Stocks slid early Thursday as Middle Eastern tensions pushed oil to an all-time high. Index futures recently showed the S&P 500 trading 2 points below fair value, while the Nasdaq 100 was set for a 6-point decline. The 10-year Treasury bond was up 2/32 in price to yield 5.09%, while the dollar fell against the yen and euro. A downgrade of Wal-Mart ( WMT) at Merrill Lynch reportedly was weighing on the indices. Oil rose as Israel bombed Beirut's airport and explosions closed two pipelines in Nigeria. After rising to a new high of $75.88 overnight, August crude was recently up 82 cents at $75.77 a barrel in electronic Nymex trading. Overseas markets were broadly lower. In Europe, London's FTSE 100 was recently down 1.1% to 5798, while Germany's Xetra DAX fell 1.5% to 5556. In Asia, Japan's Nikkei fell 1% to 15,098, while Hong Kong's Hang Seng lost 1.3% to 16,305. On Wednesday, weakness in semiconductor shares whacked the Nasdaq and dragged down the broader market. For the session, the Dow Jones Industrial Average lost 1.1% to 11,013, while the S&P 500 fell 1.1% to 1259 and the Nasdaq slid 1.8% to 2090. The second-quarter earnings season picked up steam Thursday morning. PepsiCo's ( PEP) profit rose 14% from a year ago to $1.36 billion, or 80 cents a share, beating estimates by 3 cents, while Marriott's ( MAR) net jumped 35% to $186 million, or 43 cents a share, beating estimates by 2 cents. Tribune ( TRB) said quarterly earnings fell to $85.7 million, or 28 cents a share, from $231.3 million, or 73 cents a share, last year. Adjusted earnings of 53 cents a share were 2 cents shy of estimates. Renault-Nissan CEO Carlos Ghosn told a French newspaper that an alliance with General Motors ( GM) could be an "enormous opportunity," depending on the circumstances. Ghosn is scheduled to meet with GM CEO Rick Wagoner in Detroit on Friday.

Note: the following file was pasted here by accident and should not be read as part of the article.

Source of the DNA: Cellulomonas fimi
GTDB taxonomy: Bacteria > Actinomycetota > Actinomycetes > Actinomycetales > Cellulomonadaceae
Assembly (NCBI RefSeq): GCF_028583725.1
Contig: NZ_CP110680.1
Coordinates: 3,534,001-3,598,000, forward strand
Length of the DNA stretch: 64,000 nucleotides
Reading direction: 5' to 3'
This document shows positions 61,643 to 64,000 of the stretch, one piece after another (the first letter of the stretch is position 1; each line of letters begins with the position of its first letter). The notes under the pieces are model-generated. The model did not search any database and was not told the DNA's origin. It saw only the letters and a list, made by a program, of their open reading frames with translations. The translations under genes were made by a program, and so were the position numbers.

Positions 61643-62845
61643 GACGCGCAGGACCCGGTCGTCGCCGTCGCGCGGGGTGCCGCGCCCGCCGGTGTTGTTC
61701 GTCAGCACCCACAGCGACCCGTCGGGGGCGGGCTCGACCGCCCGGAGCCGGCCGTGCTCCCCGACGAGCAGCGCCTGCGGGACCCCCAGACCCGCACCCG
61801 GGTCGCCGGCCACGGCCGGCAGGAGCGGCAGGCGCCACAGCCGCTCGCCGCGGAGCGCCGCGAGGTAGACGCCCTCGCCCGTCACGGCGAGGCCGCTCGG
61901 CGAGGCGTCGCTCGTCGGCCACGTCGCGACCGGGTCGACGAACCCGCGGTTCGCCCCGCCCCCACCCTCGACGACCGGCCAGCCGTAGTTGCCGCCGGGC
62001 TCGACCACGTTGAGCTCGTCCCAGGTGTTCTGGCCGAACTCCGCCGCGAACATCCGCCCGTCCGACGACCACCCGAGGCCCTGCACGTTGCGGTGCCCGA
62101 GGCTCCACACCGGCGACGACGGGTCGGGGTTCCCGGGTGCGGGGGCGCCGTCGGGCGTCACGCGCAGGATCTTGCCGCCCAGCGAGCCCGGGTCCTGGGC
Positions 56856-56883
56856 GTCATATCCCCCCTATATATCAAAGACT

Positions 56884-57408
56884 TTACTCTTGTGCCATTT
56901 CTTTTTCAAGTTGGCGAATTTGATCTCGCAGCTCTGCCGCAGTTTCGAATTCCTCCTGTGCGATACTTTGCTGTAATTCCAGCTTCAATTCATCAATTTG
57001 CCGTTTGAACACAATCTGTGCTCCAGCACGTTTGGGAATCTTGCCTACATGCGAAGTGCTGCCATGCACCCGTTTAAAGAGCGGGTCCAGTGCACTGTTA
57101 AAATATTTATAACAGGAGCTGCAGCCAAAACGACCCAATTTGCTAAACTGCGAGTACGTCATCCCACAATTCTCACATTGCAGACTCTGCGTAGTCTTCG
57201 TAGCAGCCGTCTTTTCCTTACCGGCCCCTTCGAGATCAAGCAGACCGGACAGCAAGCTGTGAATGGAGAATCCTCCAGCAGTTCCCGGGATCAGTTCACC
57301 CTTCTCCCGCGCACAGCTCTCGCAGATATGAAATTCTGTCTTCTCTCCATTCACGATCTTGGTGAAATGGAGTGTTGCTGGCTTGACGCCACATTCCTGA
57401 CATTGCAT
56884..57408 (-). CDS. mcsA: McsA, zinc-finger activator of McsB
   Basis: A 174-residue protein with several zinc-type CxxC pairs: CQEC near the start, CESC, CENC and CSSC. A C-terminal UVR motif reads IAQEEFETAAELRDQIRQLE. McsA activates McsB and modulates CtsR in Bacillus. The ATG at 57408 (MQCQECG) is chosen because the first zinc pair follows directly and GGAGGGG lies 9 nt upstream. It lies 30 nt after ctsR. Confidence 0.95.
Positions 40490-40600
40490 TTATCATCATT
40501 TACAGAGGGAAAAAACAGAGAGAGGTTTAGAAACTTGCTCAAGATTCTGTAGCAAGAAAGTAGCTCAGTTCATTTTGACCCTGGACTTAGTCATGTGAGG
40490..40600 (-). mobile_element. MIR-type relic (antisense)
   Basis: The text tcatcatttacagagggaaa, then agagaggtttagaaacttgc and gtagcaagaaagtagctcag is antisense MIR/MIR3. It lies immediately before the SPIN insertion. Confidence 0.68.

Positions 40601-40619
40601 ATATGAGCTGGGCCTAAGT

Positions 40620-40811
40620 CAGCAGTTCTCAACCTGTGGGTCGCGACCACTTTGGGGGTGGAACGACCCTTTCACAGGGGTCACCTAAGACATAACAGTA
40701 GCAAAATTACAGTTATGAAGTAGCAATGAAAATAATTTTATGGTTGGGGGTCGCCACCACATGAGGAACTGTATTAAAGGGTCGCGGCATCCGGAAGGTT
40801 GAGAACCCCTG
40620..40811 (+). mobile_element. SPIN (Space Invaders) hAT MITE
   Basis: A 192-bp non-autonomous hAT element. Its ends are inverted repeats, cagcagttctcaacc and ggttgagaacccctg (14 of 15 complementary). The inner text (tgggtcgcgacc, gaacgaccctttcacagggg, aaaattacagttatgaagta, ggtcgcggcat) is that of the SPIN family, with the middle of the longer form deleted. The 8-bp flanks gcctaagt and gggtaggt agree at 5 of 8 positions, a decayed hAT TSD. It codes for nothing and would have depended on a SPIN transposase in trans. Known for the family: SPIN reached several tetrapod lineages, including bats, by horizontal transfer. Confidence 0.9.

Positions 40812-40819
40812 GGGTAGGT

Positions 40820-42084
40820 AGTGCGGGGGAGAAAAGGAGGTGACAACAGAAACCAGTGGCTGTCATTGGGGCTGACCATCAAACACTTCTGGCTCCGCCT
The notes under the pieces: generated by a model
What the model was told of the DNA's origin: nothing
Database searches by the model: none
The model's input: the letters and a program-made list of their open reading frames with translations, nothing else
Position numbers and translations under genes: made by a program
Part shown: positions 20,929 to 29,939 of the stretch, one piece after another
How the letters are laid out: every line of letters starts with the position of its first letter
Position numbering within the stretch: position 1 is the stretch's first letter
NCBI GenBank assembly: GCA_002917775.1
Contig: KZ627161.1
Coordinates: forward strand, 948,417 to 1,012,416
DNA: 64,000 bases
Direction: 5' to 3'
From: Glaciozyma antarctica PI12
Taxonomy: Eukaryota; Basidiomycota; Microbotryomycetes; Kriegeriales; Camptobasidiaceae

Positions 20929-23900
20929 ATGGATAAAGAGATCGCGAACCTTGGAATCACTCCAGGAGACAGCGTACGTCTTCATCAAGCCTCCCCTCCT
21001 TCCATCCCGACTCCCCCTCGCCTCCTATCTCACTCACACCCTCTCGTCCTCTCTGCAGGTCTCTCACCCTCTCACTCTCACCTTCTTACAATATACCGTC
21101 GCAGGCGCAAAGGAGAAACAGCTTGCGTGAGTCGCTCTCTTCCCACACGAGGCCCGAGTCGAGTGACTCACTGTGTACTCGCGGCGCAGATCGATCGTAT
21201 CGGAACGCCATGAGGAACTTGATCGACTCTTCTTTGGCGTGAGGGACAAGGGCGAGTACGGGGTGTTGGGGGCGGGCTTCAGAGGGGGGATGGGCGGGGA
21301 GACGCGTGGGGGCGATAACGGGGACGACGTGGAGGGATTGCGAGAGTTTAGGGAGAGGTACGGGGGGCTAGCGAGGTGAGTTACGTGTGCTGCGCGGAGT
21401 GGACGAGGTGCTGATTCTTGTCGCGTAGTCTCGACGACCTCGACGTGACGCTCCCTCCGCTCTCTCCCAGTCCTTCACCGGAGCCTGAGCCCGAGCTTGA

An initial public offering by Cowen & Co. ( COWN) priced below the expected range late Wednesday. The Societe Generale unit priced 11.2 million shares at $16 apiece; it had hoped for $19 to $21 a share.